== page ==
Always bend your knees when lifting heavy objects. Greg Kawchuk, an assistant professor in the faculty of kinesiology at the University of Calgary, recommends “keeping a straight back like you’re sliding your back down a wall, picking up the item and standing up like you’re sliding back up that wall.” If you’re carrying a heavy box, hug it close to your chest (the farther away from your body it is, the heavier it feels) and use your leg muscles to lift. “and keep exercising,” he adds. Activating your lower abdominal muscles, regular aerobic exercises, good posture and proper lifting techniques can lower your chances of having back pain by 50 per cent, says Toner. 

Avoid standing or sitting in one position for too long. Take a break, move or stretch. For example, if you sit cross-legged while watching TV or reading, switch your legs often. 

Avoid sleeping on your stomach. This will only exaggerate the small of your back. Sleep on your back or on your side with a pillow between your knees to keep your hips level.

Stretch and Strengthen

You can also increase your odds of preventing back pain by staying active and following an exercise program to stretch and strengthen your muscles. “The stronger the muscles are, the better you get through the day without tiring them out,” says Kawchuk. Stretching your spine improves your posture by elongating your back says Miranda Esmonde-White, a former ballerina and creator of the DVD’s Classical Stretch: Back Pain Relief and Classical Stretch: Full-Body Workout. “But you also have to strengthen your back,” she says. “If you just stretch without strengthening, you’re like a gummy bear falling over. Strengthening your stomach and back pulls your spine free.” The abdominal muscles prop up your lower back because along with the lower back muscles, they fashion a corset to embrace your back and spine. Here are four simple stretching and strengthening exercises to try. 

Single knee to chest: Lying on your back with your knees bent, pull one knee toward your chest until you feel a comfortable stretch in your lower back and buttocks. Hold for 30 seconds. Repeat with opposite knee. Repeat two to three times per side. 

Prayer stretch: Get down on your hands and knees. Lower your buttocks into a seated position over your heels while keeping your hands on the floor. You can shift your hands toward the right or left to target different areas of the back. Hold for 30 seconds. Repeat two to three times on each side. 

Pelvic tilt: Lying on your back with your knees bent and your feet flat on the floor, contract your stomach so your back lowers onto the floor (place your hand next to the small of your back to feel). Hold each contraction for 10 seconds. Do three sets of five repetitions. 

Lower abdominal exercise: Assume pelvic tilt position; lift one foot off the floor until the thigh is vertical. Then lift the other foot to the same position while holding the stomach tight and in and keeping the pelvic tilt position. Hold one leg in this position while touching the other foot to the floor and sliding the leg out so the knee and hip are straight; hold for 10 seconds. Then slide your leg back to the starting position. Keep your abdomen flat, and your pelvis and back still while moving your legs. Keep breathing. Do three sets of five repetitions.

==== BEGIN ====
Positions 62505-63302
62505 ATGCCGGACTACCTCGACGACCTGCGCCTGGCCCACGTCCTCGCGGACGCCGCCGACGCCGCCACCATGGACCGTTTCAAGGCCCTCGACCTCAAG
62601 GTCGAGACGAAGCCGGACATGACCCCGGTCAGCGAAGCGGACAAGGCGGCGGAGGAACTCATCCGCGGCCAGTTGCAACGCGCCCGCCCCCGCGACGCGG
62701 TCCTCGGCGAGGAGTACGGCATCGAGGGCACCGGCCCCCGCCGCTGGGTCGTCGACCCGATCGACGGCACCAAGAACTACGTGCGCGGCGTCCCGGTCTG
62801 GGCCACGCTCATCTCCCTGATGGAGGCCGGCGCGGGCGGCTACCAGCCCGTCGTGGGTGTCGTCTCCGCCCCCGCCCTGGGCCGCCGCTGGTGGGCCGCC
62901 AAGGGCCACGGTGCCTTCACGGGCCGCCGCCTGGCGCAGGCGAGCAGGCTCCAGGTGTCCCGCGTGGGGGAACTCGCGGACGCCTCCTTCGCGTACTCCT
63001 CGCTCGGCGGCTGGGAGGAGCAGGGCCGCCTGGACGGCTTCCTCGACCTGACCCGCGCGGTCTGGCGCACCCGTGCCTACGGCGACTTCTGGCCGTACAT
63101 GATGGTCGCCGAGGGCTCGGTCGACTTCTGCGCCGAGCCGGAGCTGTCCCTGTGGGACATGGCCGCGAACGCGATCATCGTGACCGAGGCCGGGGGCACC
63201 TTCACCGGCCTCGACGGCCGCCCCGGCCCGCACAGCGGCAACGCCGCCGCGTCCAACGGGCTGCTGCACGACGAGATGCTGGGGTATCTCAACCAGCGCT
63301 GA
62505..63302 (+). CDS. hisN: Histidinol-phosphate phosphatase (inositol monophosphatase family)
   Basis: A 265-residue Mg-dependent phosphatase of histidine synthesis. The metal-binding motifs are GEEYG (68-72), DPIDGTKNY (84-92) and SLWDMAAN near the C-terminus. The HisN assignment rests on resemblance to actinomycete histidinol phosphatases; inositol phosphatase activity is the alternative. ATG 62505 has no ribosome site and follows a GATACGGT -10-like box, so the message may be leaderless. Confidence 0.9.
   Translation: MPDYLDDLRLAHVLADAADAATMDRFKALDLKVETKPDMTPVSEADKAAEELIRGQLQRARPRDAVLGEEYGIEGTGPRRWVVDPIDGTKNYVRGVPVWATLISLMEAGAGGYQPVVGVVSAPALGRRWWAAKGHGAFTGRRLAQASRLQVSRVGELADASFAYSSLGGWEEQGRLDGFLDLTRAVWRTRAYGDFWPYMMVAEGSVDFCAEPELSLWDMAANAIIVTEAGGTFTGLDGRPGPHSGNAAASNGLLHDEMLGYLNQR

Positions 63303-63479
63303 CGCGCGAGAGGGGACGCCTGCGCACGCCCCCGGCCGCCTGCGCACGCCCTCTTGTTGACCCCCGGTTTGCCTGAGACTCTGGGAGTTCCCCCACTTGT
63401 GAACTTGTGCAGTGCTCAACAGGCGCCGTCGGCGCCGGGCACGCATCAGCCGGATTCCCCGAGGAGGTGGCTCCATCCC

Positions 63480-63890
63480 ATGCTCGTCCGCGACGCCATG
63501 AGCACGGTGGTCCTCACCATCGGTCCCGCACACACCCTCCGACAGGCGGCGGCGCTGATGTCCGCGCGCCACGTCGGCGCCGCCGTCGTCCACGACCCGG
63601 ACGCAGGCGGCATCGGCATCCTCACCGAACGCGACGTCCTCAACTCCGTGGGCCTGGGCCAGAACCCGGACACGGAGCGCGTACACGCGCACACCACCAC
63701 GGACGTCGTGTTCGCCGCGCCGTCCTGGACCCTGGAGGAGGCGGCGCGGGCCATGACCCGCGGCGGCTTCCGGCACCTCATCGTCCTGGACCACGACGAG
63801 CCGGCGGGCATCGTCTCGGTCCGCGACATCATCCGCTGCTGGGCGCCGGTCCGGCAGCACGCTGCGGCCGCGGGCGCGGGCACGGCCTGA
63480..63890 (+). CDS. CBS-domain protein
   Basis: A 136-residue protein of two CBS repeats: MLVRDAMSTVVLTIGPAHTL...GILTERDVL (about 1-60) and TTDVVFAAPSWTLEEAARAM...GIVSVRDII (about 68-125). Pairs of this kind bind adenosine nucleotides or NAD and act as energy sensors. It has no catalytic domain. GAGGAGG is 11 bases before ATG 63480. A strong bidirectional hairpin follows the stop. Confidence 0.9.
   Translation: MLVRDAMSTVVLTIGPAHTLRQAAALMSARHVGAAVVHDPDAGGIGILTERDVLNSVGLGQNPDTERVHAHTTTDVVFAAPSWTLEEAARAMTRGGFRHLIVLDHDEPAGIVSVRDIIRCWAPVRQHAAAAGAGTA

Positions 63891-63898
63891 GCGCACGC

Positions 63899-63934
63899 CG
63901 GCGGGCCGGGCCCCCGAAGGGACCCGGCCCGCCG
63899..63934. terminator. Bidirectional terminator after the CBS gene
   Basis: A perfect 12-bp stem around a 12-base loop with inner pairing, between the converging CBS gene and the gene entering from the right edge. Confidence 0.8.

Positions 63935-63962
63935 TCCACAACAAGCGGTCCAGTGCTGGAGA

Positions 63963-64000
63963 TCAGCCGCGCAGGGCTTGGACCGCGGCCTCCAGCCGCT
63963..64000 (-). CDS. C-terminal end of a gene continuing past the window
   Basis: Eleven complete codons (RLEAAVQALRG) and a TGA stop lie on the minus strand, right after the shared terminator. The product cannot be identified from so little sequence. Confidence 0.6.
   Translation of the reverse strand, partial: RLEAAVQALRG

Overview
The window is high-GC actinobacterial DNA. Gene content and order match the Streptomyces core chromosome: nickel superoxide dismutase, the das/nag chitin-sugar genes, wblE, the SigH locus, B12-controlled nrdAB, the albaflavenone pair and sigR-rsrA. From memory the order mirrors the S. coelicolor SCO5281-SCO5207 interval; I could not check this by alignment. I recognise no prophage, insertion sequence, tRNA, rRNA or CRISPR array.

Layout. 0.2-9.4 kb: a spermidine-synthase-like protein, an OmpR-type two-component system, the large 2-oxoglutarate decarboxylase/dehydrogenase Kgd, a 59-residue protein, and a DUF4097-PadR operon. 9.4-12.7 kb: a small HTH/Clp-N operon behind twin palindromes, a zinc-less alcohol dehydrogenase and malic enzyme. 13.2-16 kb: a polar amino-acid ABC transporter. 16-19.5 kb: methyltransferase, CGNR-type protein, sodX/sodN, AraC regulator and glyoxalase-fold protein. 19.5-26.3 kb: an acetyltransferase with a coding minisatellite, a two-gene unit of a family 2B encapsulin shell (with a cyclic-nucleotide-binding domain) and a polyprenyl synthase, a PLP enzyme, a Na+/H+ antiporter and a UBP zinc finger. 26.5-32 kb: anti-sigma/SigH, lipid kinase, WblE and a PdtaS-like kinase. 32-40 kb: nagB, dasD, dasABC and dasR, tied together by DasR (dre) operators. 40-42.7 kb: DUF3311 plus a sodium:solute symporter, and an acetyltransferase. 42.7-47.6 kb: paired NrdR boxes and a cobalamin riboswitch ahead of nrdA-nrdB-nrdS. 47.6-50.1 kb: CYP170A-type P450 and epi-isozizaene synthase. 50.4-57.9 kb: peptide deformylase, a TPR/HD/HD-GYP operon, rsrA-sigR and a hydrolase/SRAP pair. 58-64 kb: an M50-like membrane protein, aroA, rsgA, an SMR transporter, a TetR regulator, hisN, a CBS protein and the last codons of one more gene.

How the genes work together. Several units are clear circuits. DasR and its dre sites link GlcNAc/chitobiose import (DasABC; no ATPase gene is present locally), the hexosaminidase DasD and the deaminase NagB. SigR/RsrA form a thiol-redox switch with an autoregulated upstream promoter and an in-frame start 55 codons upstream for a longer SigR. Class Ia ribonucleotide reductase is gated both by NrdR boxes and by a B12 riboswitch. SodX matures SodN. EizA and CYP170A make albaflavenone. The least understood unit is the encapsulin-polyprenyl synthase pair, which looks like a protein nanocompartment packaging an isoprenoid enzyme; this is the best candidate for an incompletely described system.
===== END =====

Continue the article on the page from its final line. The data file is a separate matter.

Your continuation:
Your plan for pain management 

What should you do if back pain does strike? “Ice the pain within the first 24 to 48 hours to reduce the swelling.” Says Tia Toner, a Halifax physiotherapist. If you are really suffering lie on the floor with your feet on the couch. At bedtime, lie on your side with a pillow between your knees. If your pain does not subside or gets worse after 24 to 48 hours, consult a health-care professional. 

If pain is manageable and you’re able to stay upright, Miranda Esmonde-White, a former ballerina, recommends moving. “Staying still is the wrong thing to do.” She says. Try to sway your spine to the side, or wiggle it. “By moving it gently, you’re nourishing the affected area because the blood circulates,” she adds. “Even a tiny stretch will get the blood going.” 

But if movement has you gritting your teeth, avoid it until your condition improves. You should feel an improvement with 24 to 48 hours with a full recovery in four weeks.

Back-pain-proof your daily routine

Try these tips during everyday chores: Put one leg inside the trunk or on the fender when hauling bags out of the trunk to avoid reaching in and forcing your back to do all of the lifting. 

Vacuuming: Use an upright style vacuum; don’t use the kind that you hold like a hockey stick with one hand on the top and the other in the middle of the wand. Vacuum in short, controlled strokes. 

Emptying the dishwasher: Place one hand on the counter to support yourself, or kneel on the floor with a straight back. 

Chopping vegetables: If you are at a countertop, put one foot on a stool. This is a good practice for any task that demands periods of standing.  

Making the bed: Use one hand for support when bent over, so your arm supports your back muscles, rather than counting on them to hold you at that angle.